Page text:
The Fall of Big Irish

He was Irish by blood and Texan by birth
And his name was well known by all
A soldier, a Ranger, who had seen more than most
A strong man, much too strong to fall

So it came as a shock when they learned of his death
Like a fire on the prairie it spread
The story of just how a tall hero like that
Was now merely one of the dead

It was out in West Texas, in the dust and the wind
That the Irishman met his demise
As the story was told round the campfires that Fall
The cowboys all gasped with surprise

They tell of how Irish was buying a round
In a small saloon down by the border
He kept the boys spellbound as he spun his yarns
Of his fights with chaos and disorder

He told of his battles with rustlers and knaves
And cowards, and crooks of the West
Always came out ahead, he boasted at length
But one cowboy seemed little impressed

After one tale of terror that was hard to believe
The crowd heard a very soft chuckle
It came from the cowboy who stood down the bar
Barely came up to Irish’s buckle

Excuse me there son but I think you should know
Just exactly who I am right here
The cowboy just turned as he glanced up a bit
Then looked back to his beer and he smiled

Now Irish was Irish, and quite quick to anger
A hush then fell over the crowd
A few men stepped back, a few leaned in close
For the cowboy was not speaking loud

“I know who you are Irish. I’ve seen ya before”
Other faces and other names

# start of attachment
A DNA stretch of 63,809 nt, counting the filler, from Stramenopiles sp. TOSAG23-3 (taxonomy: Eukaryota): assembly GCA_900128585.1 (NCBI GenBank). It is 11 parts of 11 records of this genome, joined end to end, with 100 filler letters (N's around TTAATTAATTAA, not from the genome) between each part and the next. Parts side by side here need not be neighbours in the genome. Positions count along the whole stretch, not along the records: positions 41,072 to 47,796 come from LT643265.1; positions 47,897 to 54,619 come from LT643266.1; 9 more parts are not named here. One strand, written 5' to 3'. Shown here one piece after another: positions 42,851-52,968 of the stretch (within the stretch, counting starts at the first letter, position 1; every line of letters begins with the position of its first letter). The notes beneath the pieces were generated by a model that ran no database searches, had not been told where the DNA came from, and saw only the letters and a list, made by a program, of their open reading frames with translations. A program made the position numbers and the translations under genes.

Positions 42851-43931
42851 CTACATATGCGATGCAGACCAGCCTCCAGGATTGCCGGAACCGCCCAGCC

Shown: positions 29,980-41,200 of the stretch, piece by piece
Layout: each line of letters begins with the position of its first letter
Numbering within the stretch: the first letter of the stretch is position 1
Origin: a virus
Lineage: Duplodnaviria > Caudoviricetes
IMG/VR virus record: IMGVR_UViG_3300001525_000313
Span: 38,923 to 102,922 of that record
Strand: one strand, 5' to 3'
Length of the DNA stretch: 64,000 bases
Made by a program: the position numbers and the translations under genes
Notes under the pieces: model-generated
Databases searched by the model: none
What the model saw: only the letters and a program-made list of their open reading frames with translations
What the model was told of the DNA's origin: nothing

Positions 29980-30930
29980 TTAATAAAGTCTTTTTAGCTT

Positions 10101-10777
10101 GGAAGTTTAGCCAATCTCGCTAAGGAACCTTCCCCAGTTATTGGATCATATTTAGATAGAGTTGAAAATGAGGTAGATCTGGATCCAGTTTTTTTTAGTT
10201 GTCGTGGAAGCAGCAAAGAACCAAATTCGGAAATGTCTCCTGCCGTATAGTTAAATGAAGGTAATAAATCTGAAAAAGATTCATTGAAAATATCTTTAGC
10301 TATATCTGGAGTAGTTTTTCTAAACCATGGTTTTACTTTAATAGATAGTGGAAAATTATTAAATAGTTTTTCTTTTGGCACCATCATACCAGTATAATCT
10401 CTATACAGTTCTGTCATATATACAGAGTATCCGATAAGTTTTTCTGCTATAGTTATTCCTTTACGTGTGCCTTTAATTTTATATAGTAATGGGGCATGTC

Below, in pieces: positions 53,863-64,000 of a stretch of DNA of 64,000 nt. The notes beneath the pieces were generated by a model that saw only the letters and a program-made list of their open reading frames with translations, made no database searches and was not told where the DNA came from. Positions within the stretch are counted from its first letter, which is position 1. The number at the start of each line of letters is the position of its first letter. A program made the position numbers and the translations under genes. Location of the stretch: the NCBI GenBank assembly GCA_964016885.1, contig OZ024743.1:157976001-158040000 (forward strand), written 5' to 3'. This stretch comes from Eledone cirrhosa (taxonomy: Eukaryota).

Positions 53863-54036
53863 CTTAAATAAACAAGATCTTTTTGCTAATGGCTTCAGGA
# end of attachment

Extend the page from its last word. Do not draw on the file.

Almost every saloon has a feller like you
Always talking and playin his games

Now I don’t mind a tall tale now and then
And I‘ve told some myself sure it’s true
But a tale is a tale and a lie is a lie
And I’ve had my fill this day of you

That box canyon fight that you say you were in
When Apaches tried liftin your hair
I was there with my pard from the 8th Cavalry
And I don’t’ recall seein you there

It was hot blood and gunsmoke that day long ago
Not quite as you say, “Great good fun”
We were scared, young, and desperate, my good pard and me
And I buried him when it was done

So you just go on boasting while I stand at the bar
In a while, I’ll have finished my beer
And I’ll give you a fight then if that’s what you want
That is, if you’re still around here

He spoke low and soft and the men in the back
Couldn’t quite hear just what he had said
But the men standing close saw the look in his eyes
And they knew he’d filled Irish with dread

With a small sound Big Irish just turned for the door
And headed out into the night
They knew he was waiting out there in the street
They all knew there’d soon be a fight

The old cowboy finished his beer as he’d said
Left a sizable tip on the bar
Then he walked to the doors and out into the street
They all knew that he wouldn’t get far

Dusty windows were crammed with curious eyes
A few even ventured on out.
“Well Irish?”, said the cowboy, “What’ll it be?”
And he said it low, without a shout.

Everyone held their breath for the time had arrived
But their eagerness was all for naught
One mount was gone and Irish was too
The cowboy said, “That’s what I thought”

And he rode out of town headed west by northwest
No one knew which way Big Irish went
He never came back to that town for sure
His reputation there was all spent

Some said he went east and opened a store
Some said he just took to his bed
No one really quite knew and no one quite cared
To them his foul memory was dead

No he didn’t die out in the dirt street that night
With a smoking six-gun in his hand
His death was a coward’s and he’ll die many more
And he’ll earn no respect as a man

His life was a lie, just an act so it seemed
For you can’t tell a hero by sight
Like, for instance, that old goat who stood at the bar
And finished his beer that night